Fail-Safe DVD Review
By David Mumpower
May 31, 2007
Given the daring challenge of a live broadcast on network television, several sublime talents were drawn to the project. Academy Award-nominated director Stephen Frears - currently riding high in 2007 due to his tour de force work on The Queen - was tapped to direct. Clooney talked ER buddy Noah Wyle and future Ocean's 11 co-star Don Cheadle into playing key roles. Noted character actors such as Richard Dreyfuss, Brian Dennehy, James Cromwell, Harvey Keitel, Sam Elliott, Bill Smitrovich and John Diehl all joined the cast of this ambitious endeavor. Apu himself, Hank Azaria, even took on a role. All of the men were excited by the premise of recreating a black and white thriller as a live network play of sorts, the kind hearkening back to the early days of color television. The results of the ambitious project were universally positive.
Fail-Safe begins with an introduction by CBS icon Walter Cronkite. He explains that there hasn't been a live broadcast such as this shown on his network in 39 years. This aspect alone defines what is unique and laudable about Fail Safe. Rarely does Hollywood talent puts itself out there as much as Clooney has done here. Everyone involved is flying without a net in front of 20 million viewers.
The work of Fail Safe screenplay writer Walter Bernstein has been left alone. There is no point in trying to improve such an already great script. In fact, due to run-time constraints from a live broadcast, a few less important elements have been left out. The plot remains the same, though. A security and protection system is in place for a series of bomber jets. When an unidentified flying object enters American space, a group of military personnel is sent to investigate the situation. All of them save for one group are informed that it's an innocuous aircraft gone off-course, and that the situation is not dangerous. Group Six of the Strategic Air Command, however, is accidentally transmitted an attack code (the titular Fail Safe) that identifies the fact that hostilities have occurred that pose a grave threat to American soil. Believing the country to be under attack, this group of pilots heads to Moscow in order to deliver a payload of nuclear warheads to Russia, the only country they believe could be attacking the United States.
With a rogue element of jets armed with nuclear devices headed toward the land of their Cold War enemy, the American president has no choice but to discuss military options with Soviets. A way of stopping these men from accidentally starting nuclear holocaust (and a very quick World War III) must be discovered before they arrive at their target. Anyone who has seen Dr. Strangelove recognizes the thematic similarities here, but a key difference is that you should not expect a musical interlude of We'll Meet Again at the end. Fail Safe is not played for laughs. It's a dramatic examination of just how easy it would have been for either America or the Soviet Union to have a disastrous result take us all into the age of nuclear winter. The result is a chilling, taut drama with Clooney offering one of the finest performances of his career as dedicated Group Six leader Colonel Grady, a man who firmly believes in his training and sense of duty to the point that it may destroy the world.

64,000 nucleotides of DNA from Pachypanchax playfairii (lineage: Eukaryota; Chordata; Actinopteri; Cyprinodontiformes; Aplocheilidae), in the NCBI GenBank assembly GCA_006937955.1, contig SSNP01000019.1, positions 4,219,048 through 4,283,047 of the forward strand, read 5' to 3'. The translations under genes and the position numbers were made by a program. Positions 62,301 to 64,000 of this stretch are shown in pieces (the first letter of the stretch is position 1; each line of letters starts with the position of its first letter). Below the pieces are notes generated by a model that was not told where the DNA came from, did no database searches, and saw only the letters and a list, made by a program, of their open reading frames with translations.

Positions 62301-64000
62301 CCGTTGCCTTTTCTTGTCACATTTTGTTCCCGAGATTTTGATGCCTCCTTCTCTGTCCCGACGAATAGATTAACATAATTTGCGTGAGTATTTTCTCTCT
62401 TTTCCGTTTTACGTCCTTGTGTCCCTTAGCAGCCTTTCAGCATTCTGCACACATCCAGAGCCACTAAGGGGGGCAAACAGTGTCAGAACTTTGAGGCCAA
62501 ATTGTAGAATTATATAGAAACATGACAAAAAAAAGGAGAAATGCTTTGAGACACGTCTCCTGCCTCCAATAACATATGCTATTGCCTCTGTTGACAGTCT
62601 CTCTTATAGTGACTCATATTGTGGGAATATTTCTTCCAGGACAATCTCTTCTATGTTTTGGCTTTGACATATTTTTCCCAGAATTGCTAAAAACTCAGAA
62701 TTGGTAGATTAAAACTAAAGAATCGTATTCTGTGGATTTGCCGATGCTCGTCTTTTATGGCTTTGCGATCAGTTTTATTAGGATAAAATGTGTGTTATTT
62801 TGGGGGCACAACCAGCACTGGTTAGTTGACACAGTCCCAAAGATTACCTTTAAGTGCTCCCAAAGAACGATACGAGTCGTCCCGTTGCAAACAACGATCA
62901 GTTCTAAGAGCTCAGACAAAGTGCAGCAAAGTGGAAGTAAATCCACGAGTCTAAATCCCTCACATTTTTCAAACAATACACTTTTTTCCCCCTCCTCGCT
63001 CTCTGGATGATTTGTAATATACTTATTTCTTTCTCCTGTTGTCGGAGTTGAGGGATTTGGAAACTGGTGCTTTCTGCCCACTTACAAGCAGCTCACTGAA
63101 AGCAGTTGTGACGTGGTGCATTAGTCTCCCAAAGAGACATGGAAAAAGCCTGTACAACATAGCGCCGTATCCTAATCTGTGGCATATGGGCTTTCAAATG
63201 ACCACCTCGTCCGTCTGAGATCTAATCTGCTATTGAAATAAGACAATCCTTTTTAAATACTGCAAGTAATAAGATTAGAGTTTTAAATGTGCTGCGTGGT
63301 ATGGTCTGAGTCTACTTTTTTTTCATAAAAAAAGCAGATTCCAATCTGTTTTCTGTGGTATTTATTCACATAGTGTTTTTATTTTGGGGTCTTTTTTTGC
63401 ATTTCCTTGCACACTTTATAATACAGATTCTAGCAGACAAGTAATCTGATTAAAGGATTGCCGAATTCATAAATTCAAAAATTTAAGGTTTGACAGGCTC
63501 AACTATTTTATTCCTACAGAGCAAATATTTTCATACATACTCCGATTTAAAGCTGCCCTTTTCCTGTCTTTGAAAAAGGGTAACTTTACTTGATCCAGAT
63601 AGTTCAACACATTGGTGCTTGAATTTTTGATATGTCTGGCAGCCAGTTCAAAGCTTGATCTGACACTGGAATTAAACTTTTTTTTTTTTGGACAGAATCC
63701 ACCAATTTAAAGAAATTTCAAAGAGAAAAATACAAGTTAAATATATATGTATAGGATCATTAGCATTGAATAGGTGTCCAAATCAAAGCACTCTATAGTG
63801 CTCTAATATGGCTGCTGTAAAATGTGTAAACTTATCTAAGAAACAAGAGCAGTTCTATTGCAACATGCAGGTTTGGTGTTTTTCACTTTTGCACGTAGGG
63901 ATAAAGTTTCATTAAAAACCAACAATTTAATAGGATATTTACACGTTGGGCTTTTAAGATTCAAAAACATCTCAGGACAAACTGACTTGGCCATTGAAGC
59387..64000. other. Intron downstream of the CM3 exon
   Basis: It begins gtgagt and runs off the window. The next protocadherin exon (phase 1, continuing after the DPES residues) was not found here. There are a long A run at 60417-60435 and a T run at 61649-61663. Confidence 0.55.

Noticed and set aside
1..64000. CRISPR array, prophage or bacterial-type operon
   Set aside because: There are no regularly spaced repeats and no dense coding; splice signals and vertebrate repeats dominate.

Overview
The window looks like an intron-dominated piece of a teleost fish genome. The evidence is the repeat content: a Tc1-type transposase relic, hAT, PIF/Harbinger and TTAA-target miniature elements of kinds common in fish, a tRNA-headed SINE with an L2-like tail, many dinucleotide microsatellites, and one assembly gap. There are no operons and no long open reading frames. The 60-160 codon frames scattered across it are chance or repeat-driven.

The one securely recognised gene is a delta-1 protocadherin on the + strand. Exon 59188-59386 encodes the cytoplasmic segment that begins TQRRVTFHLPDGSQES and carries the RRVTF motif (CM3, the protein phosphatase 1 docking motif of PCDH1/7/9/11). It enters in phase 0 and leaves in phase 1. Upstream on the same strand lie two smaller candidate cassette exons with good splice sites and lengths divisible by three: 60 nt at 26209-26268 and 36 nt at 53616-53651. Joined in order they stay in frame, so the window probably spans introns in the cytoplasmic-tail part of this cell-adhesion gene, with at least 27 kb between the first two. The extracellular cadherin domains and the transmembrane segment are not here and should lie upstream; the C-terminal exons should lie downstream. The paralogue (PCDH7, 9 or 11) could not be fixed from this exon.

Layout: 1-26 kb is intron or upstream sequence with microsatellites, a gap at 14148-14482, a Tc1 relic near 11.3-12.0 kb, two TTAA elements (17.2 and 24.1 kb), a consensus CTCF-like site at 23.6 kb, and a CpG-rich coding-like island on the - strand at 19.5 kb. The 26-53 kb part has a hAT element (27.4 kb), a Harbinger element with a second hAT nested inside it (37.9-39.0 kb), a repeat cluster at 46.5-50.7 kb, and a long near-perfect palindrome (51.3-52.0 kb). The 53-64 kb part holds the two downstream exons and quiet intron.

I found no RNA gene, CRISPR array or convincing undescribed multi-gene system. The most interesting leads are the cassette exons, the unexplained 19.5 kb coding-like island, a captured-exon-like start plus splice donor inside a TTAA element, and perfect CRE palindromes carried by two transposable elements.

Those of you who have followed the work of George Clooney will immediately recognize the genesis of his later directorial effort, Good Night, and Good Luck. The black and white broadcasts in both productions are an obvious parallel, but less obvious is the respect for the early days of television as well as the inclusion of Cronkite, the last sacred cow of journalism. Fans of the Ocean's franchise, the tie-in that has caused a desire for Fail Safe's release (a trailer for Ocean's 13 is included on the disc), will also appreciate the fact that working with such a star-laden cast gave Clooney and his producing partner, Steven Soderbergh confidence that their summer shoot, Ocean's 11, would be able to handle all of the (massive) egos involved. Its release in December of 2001 confirmed this.
Fail Safe is perhaps the last great network attempt to call back to the halcyon days of live broadcasts. Since this performance on April 9, 2000, there has not been any other offering even remotely similar to it on network television. This would be reason enough to justify checking out the DVD. Given the director and stars involved as well as the source material, however, it's nothing short of an imperative for true movie lovers of an era gone by to grab a copy of this disc. And if you are just a Clooney fan who wants to see him having a blast in a role close to his heart, that works, too. Fail-Safe is highly recommended for people of all ages, something I unfortunately don't get to say too often these days.